Wheaton IL prenuptial agreement lawyerWhile it has become more common to have them, the truth is that not every couple needs a prenuptial agreement—also referred to as a prenup—at least not in Illinois. Some couples or individual partners insist, but in many cases, there is not enough between the two people to warrant a careful, item-by-item disposition, which is often what a prenuptial agreement turns out to be. However, a prenup can be beneficial under some circumstances, and it is a good idea to consider whether it might be right for your marriage. 

Do You Have Extensive Assets?

As one might imagine, couples with significant assets individually or between them will benefit from a prenuptial agreement in multiple ways. Perhaps the most common is in dealing with property division issues during divorce proceedings. Illinois adheres to the theory of equitable distribution, meaning that all marital property is divided in the most equitable or fair way possible, rather than giving each spouse half, as might happen in a community property state. A prenuptial agreement is one of the easiest and most common ways to clarify whose assets are whose before the marriage, meaning that all the specified assets can be classed as non-marital property, and thus likely not subject to division.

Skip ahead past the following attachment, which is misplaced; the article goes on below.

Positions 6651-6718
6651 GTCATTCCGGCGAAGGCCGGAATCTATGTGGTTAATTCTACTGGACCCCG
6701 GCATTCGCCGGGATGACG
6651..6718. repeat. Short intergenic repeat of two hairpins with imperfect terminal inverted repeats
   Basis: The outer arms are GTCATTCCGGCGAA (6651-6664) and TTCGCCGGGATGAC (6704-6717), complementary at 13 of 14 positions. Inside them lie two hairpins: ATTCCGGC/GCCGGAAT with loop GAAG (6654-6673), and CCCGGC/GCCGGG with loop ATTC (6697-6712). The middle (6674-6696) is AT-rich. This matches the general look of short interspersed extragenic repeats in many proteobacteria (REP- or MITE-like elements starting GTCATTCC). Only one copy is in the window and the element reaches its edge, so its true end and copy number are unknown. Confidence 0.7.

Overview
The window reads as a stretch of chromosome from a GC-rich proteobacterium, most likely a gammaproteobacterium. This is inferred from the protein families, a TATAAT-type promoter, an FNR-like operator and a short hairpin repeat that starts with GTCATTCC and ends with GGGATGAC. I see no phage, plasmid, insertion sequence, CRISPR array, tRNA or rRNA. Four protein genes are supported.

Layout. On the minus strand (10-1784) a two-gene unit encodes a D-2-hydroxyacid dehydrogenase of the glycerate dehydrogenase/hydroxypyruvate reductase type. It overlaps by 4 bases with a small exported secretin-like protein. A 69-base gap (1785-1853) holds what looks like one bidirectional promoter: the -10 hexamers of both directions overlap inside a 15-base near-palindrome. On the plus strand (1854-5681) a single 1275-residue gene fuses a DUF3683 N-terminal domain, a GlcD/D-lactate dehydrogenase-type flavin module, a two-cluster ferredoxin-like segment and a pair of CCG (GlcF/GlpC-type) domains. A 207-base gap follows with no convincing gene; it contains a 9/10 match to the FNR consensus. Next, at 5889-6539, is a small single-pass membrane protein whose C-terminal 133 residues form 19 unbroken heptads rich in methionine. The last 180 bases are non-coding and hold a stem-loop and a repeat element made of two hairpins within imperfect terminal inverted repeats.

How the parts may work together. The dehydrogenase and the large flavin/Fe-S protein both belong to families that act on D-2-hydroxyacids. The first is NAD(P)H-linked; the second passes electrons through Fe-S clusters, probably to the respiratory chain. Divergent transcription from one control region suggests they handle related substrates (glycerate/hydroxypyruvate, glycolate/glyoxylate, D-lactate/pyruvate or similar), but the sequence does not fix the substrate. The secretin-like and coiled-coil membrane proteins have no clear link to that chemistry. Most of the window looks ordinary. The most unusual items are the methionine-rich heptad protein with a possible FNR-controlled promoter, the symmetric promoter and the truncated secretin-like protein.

Another way prenups can help those with extensive holdings is to provide a way to track assets that become commingled with marital property. If you had a certain sum of money before the marriage, listing it in a prenup may help you retain it in divorce, even if it would normally be considered marital property as a result of commingling or use to benefit the marriage. Some couples are agreeable to such assets becoming marital property, but if you would rather retain them, mentioning them in a prenup may be enough to accomplish that goal. The divorce court does have the discretion to deny that provision if it puts your partner at an undue disadvantage, however.

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prenuptial agreement, Wheaton family lawyers Prenuptial agreements, also called premarital agreements or “prenups,” are beneficial legal tools couples can use to manage and protect assets. Although they are often associated with celebrity marriages, prenups are not only for the rich and famous. Anyone can benefit from the protections offered through this valuable legal tool, but those who choose to create a prenup must be sure to do it correctly. It is not uncommon for a couple to think that they have a legally-binding prenuptial agreement only to discover it is unenforceable during a divorce. There are several circumstances which can invalidate a prenuptial agreement.